I remember the first time I heard The High Road, and I thought to myself – “How in the world can a song be so catchy, but so flat out simple?” Producer Brian Burton (you know him as Danger Mouse) and James Mercer (lead singer/writer/ego) of The Shins make up this unlikely duo. Well, possibly just unlikely at first glance.
The idea, once you think about it, seems wonderful: James has a knank for writing simple melodies, and Brian’s forte drives right down the neo-soul road. It’s too bad that the execution only meets each of them halfway. We’re greeted with two standouts; the previously mentioned The High Road, along with Vaporize. Poppy guitars and B3 organs are in high demand, and it seems like we’re going to be cruising at a pretty nice pace. However, the lesson to learn here is that there can be too much of a good thing, and you can only repeat the same idea, as original as it may be, so many times before it starts to drag. Middle tracks are lost in the shuffle, having one somewhat interesting idea before repeating themselves one too many times, going off into scarce unnecessary instrumental sections. The songs are recognizable, at least. Can I tell you what Citizen sounds like? Yes, I can. How about The Ghost Inside? Of course. The trouble with them is that as soon as they’re finished, the reaction is nothing other than, “that was kind of catchy, but I don’t really care to hear it again.” You can’t build a record around an idea that just doesn’t stick with any sense of longevity. It’s a decent record to pull out once every year or two for a spin, but the thought of seeing them live puts me to sleep, which certainly can’t be a good thing. I’ve never been so torn between hearing catchy songs, but at the same time, thinking how boring they are. It sounds like a contradiction, I know. How can something be catchy and boring at the same time?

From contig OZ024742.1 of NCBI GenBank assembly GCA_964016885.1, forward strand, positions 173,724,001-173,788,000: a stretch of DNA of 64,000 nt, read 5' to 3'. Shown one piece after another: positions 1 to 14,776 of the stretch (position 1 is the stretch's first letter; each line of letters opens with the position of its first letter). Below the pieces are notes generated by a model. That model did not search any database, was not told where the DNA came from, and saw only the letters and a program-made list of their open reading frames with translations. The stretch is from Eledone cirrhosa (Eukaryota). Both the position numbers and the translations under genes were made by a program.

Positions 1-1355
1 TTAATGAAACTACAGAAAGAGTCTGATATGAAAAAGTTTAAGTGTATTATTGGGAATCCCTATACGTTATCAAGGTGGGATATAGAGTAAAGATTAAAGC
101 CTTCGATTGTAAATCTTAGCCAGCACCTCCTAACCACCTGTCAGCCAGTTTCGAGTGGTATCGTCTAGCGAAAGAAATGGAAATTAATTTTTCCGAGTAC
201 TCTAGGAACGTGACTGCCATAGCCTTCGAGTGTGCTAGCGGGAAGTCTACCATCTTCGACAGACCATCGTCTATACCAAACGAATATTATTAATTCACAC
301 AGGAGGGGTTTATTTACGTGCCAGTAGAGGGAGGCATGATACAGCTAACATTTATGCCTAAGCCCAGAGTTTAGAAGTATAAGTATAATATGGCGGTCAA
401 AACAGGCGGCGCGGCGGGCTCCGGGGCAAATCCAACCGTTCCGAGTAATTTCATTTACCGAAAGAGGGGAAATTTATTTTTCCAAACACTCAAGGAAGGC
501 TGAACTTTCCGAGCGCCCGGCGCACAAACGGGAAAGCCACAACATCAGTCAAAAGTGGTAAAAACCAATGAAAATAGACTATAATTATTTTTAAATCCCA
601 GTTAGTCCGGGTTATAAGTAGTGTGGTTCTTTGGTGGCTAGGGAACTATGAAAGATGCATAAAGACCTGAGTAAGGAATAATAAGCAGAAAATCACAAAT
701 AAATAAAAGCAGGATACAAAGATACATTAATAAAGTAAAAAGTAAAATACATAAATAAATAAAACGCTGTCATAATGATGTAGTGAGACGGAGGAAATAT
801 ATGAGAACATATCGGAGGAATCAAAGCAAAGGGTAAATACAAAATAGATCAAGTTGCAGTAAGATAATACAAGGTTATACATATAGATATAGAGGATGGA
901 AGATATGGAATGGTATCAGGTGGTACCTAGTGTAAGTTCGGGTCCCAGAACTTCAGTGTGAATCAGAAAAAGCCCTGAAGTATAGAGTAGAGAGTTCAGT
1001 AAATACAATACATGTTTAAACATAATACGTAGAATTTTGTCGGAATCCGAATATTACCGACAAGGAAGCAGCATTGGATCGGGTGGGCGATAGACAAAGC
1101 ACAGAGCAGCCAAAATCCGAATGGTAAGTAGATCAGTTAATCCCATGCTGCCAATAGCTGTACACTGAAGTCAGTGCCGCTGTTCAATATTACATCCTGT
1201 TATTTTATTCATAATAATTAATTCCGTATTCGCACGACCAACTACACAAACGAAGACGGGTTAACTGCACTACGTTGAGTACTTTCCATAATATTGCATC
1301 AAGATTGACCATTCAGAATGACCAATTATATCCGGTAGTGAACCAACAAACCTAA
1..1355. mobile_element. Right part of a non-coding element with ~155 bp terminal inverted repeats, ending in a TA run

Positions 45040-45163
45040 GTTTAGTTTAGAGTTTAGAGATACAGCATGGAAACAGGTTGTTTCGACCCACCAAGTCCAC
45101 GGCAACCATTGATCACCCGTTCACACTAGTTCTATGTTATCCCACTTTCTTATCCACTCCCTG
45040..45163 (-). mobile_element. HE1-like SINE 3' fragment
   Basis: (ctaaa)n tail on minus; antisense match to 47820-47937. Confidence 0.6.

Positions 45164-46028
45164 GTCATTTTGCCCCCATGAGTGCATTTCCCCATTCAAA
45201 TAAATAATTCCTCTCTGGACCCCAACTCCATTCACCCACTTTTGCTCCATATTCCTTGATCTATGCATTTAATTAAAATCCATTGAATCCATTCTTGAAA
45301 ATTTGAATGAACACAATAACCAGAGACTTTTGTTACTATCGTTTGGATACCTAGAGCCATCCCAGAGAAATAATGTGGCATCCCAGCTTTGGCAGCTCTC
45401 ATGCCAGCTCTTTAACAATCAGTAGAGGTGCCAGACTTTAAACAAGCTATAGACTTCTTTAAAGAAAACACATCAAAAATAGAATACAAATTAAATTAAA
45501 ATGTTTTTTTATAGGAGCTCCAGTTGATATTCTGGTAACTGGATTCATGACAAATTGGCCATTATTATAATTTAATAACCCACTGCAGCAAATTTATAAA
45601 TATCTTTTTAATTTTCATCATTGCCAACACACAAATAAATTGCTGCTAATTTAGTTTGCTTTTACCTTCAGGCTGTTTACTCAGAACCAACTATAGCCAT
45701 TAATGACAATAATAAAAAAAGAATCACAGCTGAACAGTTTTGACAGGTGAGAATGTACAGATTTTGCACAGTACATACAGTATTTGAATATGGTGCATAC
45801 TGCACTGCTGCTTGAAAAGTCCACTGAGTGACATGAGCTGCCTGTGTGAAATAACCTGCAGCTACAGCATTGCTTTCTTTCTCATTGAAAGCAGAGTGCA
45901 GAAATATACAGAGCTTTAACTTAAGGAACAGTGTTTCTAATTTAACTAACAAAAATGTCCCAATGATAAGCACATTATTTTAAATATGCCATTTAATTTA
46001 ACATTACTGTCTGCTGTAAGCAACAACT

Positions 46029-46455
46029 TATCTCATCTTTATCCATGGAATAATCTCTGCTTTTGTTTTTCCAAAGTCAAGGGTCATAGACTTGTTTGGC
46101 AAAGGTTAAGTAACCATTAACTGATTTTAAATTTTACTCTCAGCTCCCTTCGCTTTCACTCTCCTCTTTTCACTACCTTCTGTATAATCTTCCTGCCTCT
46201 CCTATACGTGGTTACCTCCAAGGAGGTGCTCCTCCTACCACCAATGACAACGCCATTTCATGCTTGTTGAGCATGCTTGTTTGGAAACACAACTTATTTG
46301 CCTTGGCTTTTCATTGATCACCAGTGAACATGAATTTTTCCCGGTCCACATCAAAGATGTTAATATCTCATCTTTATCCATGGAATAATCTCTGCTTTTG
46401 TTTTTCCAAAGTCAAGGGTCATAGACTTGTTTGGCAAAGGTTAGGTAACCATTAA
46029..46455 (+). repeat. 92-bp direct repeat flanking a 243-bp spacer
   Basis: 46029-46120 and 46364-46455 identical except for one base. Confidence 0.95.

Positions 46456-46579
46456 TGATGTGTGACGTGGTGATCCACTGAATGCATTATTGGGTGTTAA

Welcome to Broken Bells.
If you had to listen to two tracks: The High Road / October